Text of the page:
Micachu & the Shapes
(Rough Trade; 2009)
By Calum Marsh | 24 March 2009
Micachu, the experimental pop project of 21 year old Mica Levi, and Jewellery, her wonderful debut, are difficult to categorize or describe, which puts both in the unfortunate position of being incongruously pigeonholed as exactly that. People will no doubt tell you that Micachu is “weird,” “bizarre,” and “quirky”; I’ll get to why this is a problem—including some should-be-obvious reasons as to why it’s actually just inaccurate—but first I want to belabor for a second exactly what kinds of things are being said, because this is an album that benefits definition in opposition to what it’s been specifically touted as. In other words, in order to properly illustrate why Jewellery is terrific I need to fully explain what it is not.
A great deal of discourse surrounding this album focuses on three immediately apparent things:
1. Mica Levi’s voice
In the same way that any throaty male is immediately Tom Waits-like, critics seem to approach any female who doesn’t sound like Neko Case or Leslie Feist as totally bizarre. What such declarations indicate more than the uniqueness of Levi’s voice is the narrowness of parameters set for what constitutes normal. It’s odd to read descriptions of her vocals being “hollered” or having a “delightful burr” when nowhere on this record do they approach either. The sum total of these descriptions seems to be nothing more than “she sounds weird, but, like, good weird.”
Which is not to suggest that Levi’s voice is anything less than compelling. Her delivery throughout Jewellery is assured and distinctive, ranging from the casual and potentially flippant speak-sing popping up on “Wrong,” “Lips,” and “Sweetheart” to the more dynamic (and more markedly traditional) singing found on “Calculator” and “Turn Me Well.” What’s most intriguing about Levi’s voice, though, is that it is seemingly genderless. I won’t go so far as to suggest that Jewellery is out to deconstruct gender roles or obliterate the fetishization of the sexualized woman-as-object in contemporary rock music, but Levi’s androgyny—the impression being more gender-free than gender-ambiguous—is striking and refreshing.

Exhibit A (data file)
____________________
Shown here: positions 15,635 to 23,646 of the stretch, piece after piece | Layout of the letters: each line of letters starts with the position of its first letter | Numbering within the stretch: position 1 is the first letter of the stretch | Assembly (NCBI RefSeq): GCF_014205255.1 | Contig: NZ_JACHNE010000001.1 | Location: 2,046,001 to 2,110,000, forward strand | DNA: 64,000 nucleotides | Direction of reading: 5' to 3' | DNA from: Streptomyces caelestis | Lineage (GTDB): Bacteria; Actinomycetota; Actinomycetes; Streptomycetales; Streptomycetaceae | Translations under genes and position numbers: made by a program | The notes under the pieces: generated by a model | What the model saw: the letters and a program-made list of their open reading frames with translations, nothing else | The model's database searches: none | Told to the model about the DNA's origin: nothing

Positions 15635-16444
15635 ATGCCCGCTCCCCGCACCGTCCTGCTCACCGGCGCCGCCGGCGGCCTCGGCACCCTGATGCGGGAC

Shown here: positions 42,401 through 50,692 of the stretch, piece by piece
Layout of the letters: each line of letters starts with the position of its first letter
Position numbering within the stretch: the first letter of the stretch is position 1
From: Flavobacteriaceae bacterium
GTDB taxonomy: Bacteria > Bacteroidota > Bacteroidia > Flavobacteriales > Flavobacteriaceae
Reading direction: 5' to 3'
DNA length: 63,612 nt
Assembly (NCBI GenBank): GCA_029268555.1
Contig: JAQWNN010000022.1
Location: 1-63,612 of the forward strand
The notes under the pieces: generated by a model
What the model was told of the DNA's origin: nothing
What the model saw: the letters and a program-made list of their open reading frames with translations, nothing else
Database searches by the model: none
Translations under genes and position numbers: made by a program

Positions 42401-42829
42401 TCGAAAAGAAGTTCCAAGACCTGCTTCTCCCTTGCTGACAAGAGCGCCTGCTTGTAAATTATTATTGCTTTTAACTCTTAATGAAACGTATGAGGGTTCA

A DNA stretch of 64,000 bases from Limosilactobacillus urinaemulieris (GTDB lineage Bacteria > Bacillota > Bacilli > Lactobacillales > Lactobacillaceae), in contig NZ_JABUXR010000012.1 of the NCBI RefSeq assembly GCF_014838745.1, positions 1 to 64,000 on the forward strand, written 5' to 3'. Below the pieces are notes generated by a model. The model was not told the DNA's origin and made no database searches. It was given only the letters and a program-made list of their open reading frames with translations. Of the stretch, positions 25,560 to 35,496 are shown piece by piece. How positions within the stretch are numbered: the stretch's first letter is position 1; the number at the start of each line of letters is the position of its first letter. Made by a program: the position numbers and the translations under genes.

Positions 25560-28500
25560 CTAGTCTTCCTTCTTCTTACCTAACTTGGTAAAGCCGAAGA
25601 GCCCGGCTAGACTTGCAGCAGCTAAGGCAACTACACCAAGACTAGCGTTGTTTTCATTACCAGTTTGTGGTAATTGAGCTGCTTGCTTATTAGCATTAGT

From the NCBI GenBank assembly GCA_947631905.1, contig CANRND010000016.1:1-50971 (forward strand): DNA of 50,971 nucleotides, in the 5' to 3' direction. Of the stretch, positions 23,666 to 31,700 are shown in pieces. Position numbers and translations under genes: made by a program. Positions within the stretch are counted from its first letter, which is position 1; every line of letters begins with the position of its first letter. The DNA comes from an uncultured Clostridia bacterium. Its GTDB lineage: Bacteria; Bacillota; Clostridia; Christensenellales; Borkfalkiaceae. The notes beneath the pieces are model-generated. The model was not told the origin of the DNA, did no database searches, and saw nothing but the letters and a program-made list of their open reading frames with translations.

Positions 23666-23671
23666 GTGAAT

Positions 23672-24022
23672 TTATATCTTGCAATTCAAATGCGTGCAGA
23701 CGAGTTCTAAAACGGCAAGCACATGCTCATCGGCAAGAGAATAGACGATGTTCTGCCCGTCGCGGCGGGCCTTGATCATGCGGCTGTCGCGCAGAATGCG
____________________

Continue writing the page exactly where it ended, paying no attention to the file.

2. The unusual “Micachu sound”
I’ve scoured the internet for advanced reviews of Jewellery, and the following words were used by various blogs and publications to describe the music: “adorable,” “ramshackle,” “childlike abandon,” “grimy,” “primal,” “jarring dissonance,” “a little scary,” “artsy,” “willfully primitive,” and “dementedly otherworldy.” Once again the general thrust seems to be that Micachu is just weird, and not much else. As unconventional as it may be, this is certainly not the focus of Jewellery.
Unlike the approach heard on this year’s much-lauded Wavvves, where a distinctive aesthetic (in that case, lo-fi) was reducible to simply imposing layers of guitar distortion/noise atop rudimentary pop melodies, Micachu’s similar formula is distinguished by its disinterest in frivolity. The tendency to simply add more to songs which are themselves underwritten and underdeveloped was apparent across many of last year’s critically revered records, from Crystal Stilts to No Age. Effacing simplistic songwriting with stylistic excess is a cheap trick, but it’s not one used by Micachu. Jewellery‘s thirteen songs can’t be stripped down, its embellishments and flourishes can’t be subtracted, because these songs aren’t merely buried beneath or obscured by these distinctive gestures, they’re comprised of them. The oddities aren’t crammed in to distract the listener from an underlying vacuity; rather, they’re the mismatched parts which compose the unified and cohesive Pop whole, contributing to (but never detracting from) the big picture.